Health & Fitness

TAVNS, or Non-invasive stimulation of vagal afferents reduces gastric frequency.

Kristen Sparrow • January 25, 2020

Chinese garden stone and bonzai
Ancient Medicine Made Modern

It is not surprising that transcutaneous auricular vagal nerve stimulation would affect the GI system since it is innervated by the vagus.  But this study makes the connection in an elegant way.  But pointing out that the end organ, the stomach, is affected by TAVNS, you see the actual, real life results of this intervention.  Perhaps TAVNS can be helpful for reduction diets since it retards gastric emptying.  I don’t have access to the entire paper, so I don’t know the exact protocol.

 2019 Dec 18. pii: S1935-861X(19)30489-9. doi: 10.1016/j.brs.2019.12.018. [Epub ahead of print]

Non-invasive stimulation of vagal afferents reduces gastric frequency.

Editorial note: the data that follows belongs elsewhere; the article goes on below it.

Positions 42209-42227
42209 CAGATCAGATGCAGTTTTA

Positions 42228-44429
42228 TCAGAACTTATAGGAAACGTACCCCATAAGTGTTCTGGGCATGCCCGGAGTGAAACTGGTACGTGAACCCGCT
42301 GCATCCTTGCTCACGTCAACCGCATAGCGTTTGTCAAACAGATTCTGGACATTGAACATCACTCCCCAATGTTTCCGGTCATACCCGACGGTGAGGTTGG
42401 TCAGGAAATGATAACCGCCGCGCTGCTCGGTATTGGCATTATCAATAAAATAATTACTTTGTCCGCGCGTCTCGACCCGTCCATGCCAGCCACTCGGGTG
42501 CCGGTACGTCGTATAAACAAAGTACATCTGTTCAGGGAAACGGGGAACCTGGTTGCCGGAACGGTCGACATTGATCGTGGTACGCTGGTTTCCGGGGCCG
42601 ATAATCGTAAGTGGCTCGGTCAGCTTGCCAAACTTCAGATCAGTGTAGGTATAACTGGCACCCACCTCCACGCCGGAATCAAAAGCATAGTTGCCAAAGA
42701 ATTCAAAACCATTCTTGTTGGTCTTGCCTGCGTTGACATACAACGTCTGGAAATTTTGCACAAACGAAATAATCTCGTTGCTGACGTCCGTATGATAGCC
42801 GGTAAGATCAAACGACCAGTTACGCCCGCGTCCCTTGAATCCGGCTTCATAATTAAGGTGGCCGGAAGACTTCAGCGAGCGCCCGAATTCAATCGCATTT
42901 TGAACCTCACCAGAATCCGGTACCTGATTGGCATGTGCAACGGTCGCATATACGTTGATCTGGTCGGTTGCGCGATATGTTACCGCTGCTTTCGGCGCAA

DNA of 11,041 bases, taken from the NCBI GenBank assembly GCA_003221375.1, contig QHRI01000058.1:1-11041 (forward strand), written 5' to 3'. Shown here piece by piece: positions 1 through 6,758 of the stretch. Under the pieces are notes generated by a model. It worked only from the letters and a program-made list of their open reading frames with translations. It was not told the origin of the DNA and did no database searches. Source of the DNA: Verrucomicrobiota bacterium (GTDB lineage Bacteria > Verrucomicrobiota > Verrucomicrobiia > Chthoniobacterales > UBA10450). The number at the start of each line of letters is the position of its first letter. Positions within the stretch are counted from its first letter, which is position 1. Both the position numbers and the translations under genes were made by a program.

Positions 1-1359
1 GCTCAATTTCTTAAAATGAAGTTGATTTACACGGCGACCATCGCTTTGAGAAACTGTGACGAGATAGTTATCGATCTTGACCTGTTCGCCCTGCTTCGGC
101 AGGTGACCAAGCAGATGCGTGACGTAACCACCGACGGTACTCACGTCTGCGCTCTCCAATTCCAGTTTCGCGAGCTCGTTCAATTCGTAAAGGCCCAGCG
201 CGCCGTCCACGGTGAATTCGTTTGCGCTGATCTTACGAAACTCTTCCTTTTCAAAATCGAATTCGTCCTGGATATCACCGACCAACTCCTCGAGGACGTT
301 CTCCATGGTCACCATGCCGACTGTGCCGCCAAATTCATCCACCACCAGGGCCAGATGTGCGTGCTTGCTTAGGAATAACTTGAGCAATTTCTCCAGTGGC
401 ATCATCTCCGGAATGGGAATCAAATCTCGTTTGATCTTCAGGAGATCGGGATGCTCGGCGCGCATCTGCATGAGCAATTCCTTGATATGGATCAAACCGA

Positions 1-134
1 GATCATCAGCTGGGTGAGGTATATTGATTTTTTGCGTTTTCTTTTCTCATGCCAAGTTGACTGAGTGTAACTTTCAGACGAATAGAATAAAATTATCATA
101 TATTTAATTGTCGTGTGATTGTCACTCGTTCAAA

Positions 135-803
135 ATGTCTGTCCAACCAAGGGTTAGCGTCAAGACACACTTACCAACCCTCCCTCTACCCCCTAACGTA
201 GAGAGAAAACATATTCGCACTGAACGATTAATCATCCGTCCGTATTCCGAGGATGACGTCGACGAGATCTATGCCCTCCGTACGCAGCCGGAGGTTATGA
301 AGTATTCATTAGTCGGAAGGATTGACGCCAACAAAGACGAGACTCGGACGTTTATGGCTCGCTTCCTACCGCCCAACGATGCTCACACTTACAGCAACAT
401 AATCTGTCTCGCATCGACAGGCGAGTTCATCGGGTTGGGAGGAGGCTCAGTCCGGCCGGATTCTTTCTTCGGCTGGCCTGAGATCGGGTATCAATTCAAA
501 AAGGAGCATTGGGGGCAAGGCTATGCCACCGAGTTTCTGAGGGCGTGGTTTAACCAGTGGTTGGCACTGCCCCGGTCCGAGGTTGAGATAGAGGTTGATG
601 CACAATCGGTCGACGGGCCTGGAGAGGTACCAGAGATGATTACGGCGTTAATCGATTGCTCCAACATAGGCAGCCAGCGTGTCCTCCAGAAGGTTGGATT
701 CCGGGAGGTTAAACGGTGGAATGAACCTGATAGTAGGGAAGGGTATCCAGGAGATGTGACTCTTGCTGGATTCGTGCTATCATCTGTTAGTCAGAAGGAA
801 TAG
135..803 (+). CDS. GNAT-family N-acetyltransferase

Metabolic feedback between the gut and the brain relayed via the vagus nerve contributes to energy homeostasis. We investigated in healthy adults whether non-invasive stimulation of vagal afferents impacts energy homeostasis via efferent effects on metabolism or digestion. In a randomized crossover design, we applied transcutaneous auricular vagus nerve stimulation (taVNS) while recording efferent metabolic effects using simultaneous electrogastrography (EGG) and indirect calorimetry. We found that taVNS reduced gastric myoelectric frequency (p = .008), but did not alter resting energy expenditure. We conclude that stimulating vagal afferents induces gastric slowing via vagal efferents without acutely affecting net energy expenditure at rest. Collectively, this highlights the potential of taVNS to modulate digestion by activating the dorsal vagal complex. Thus, taVNS-induced changes in gastric frequency are an important peripheral marker of brain stimulation effects.